The Power of Humility


"For whosoever exalteth himself shall be abased; and he that humbleth himself shall be exalted.” St. Luke xiv. 11.


Every healing miracle Jesus performed on the Sabbath day only made the scribes and Pharisees more certain that Jesus was dangerous, not religious and must be stopped. We need to remember that the orthodox Jews of his day regarded him as a law-breaker. He healed on the Sabbath; therefore he worked on the Sabbath; therefore he broke the law. In today’s gospel reading it is quite probable that when the Pharisees invited Jesus to dinner they had the man with dropsy in the house just to see what Jesus would do. Think about it for a second, they regard him as a law breaker yet invite him to dinner on the Sabbath and there just happens to be a man with dropsy present. But without hesitation Jesus healed the man. He knew perfectly well what the Pharisees were thinking. But he was not done with them. He noticed how they had chosen their seats at the table with the Pharisees who thought of themselves as most important seated at the head of the table. If a less distinguished guest arrived early at the dinner feast and sat at or near the head of the table and later if a more distinguished person arrived, the man who arrived first would be told to move to a seat further down the table. This would create a very embarrassing situation for the first guest and the host. Jesus solution was simple; when you arrive take a seat furthest away from the head of table. Then the host can invite you to move closer to the head of the table and no one is embarrassed. The humility of the first guest would gain him more honour. But why didn’t the Pharisees do this? As Jesus points out they “exalteth” themselves. They showed no humility because they were self centered and full of pride or said differently, full of themselves.


Humility has always been one of the characteristics of the truly great. Thomas Hardy, an English writer and poet who was nominated for the Noble Prize for literature eleven times used to submit a poem to newspapers and include a stamped self addressed envelope for the return of his manuscript in case the newspaper was not interested in publishing it. Needless to say the newspapers would gladly have paid enormous sums for his work. Even in his greatness he was humble enough to think that his work might be turned down.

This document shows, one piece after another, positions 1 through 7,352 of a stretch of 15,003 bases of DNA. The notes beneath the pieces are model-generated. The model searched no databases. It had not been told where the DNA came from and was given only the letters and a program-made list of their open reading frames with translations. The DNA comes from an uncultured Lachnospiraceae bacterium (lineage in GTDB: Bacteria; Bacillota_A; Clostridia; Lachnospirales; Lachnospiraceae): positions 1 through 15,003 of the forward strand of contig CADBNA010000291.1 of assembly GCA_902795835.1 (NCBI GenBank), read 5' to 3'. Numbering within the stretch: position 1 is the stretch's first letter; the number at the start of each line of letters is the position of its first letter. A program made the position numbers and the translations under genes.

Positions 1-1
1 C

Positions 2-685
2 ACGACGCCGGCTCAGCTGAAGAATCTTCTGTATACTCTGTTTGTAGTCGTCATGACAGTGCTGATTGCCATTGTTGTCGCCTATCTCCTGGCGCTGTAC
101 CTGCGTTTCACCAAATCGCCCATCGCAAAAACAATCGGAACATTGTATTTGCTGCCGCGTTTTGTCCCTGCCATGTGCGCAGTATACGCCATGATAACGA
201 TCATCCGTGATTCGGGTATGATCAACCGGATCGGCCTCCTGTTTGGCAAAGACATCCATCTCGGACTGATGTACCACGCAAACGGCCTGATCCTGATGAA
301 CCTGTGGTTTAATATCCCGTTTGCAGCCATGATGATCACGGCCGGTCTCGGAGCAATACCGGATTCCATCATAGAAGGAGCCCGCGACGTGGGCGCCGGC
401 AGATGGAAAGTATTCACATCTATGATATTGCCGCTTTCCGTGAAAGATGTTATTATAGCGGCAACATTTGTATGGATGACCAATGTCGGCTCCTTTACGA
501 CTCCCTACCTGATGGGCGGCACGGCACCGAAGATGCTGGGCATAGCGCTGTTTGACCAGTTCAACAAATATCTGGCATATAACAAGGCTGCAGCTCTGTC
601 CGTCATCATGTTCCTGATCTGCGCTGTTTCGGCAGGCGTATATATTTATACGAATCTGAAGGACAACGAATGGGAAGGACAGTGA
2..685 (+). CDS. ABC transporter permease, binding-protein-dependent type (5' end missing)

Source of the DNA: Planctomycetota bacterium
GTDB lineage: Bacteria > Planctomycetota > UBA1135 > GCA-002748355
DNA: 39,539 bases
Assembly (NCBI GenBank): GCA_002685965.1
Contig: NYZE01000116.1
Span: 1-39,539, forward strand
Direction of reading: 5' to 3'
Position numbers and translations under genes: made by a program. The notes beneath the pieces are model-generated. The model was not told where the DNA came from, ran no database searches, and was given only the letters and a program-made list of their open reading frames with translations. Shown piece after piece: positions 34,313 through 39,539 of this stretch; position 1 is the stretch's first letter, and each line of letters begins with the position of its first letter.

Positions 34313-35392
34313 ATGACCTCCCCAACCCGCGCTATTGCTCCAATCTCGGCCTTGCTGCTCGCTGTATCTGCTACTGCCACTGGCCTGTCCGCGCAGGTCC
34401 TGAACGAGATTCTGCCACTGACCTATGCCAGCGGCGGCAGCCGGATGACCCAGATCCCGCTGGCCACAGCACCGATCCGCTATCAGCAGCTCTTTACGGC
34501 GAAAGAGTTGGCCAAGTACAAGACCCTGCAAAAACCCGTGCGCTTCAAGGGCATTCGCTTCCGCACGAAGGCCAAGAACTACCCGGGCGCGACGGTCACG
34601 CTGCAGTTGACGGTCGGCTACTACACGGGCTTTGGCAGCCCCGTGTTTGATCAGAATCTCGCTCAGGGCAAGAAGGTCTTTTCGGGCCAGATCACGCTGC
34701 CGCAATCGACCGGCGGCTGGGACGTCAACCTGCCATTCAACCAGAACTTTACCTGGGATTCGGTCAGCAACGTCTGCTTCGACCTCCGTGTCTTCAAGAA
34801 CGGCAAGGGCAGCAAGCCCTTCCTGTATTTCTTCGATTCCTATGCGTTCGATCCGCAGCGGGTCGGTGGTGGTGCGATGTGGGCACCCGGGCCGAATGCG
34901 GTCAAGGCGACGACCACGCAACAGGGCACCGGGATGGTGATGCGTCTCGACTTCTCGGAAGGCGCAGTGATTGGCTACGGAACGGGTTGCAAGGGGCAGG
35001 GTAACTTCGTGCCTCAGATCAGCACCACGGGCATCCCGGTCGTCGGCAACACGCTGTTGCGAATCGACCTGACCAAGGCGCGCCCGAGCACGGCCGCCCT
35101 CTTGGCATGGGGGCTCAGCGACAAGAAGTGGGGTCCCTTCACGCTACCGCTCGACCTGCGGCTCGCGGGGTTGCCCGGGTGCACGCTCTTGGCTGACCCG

Recently, we lost a true American hero when Neil Armstrong, the first man to walk on the moon, died. One of his most praised qualities was his humility. Even though he had every reason to have an astronomical ego, he went about his job with a quiet strength and confident competency. And he did it all for an $8.00 per Diem in addition to his $17,000 a year salary. He explored the heavens, but when he returned from his journey to the moon, he kept his feet firmly planted on the Earth. For the longest time after returning, he denied giving interviews. Finally, Armstrong talked to the author James Clash. When Armstrong died, Clash said of his legacy:

“That’s the kind of man Armstrong was. In a world where everything is about ‘me, me, and me,’ he was a rare throwback to a time when humility and character counted, when people routinely risked their lives not to get rich, bloviate, or self-aggrandize, but for their country, science, and exploration.”


Any Sunday you can see someone aggrandize themselves by watching an NFL football game. A player who makes a good play, in other words does his job, acts like he just single handily won the Super Bowl. Many professional athletes and movie stars strut around like they are better than anyone else and if asked they will tell you how good they are. I often wonder who they are trying to convince me or themselves.


We can retain our humility by realizing the fact that however much we know, we still know very little compared with the sum total of all knowledge. However much we have achieved, we have still achieved very little in the end. However important we may believe ourselves to be, when we retire from our job, life and work will go on just the same. And we can retain our humility if we set our lives beside the life of our Lord Jesus Christ, the Lord of all good life. If we see our unworthiness in comparison with the radiance of his stainless purity, pride will die and self-satisfaction will be shriveled up.


Jesus says to the Pharisees ‘whoever thinks of himself as greater than others shall one day be humbled and he that humbles himself shall be well thought of.’  One of the most amazing things about the scribes and Pharisees is their staggering lack of humility.


They would go to endless trouble to formulate and to obey their petty rules and regulations; and yet they did not understand how their lack of humility made them less acceptable to God. Men and women of real stature know nothing of self-importance. To those who are truly humble shall come the ultimate exaltation; life everlasting in the Kingdom of God.



Let us pray

O Heavenly Father, who in thy son Jesus Christ, hast given us a true faith, and a sure hope: help us, we pray thee, to live as those who believe in the Communion of Saints, the forgiveness of sins, and the Resurrection to life everlasting, and strengthen this faith and hope in us all the days of our life, through the love of thy Son, Jesus Christ our Saviour.



And now unto God the Father, God the Son, and God the Holy Ghost be ascribed all might, majesty, power and dominion as is most justly due this day; world without end.          AMEN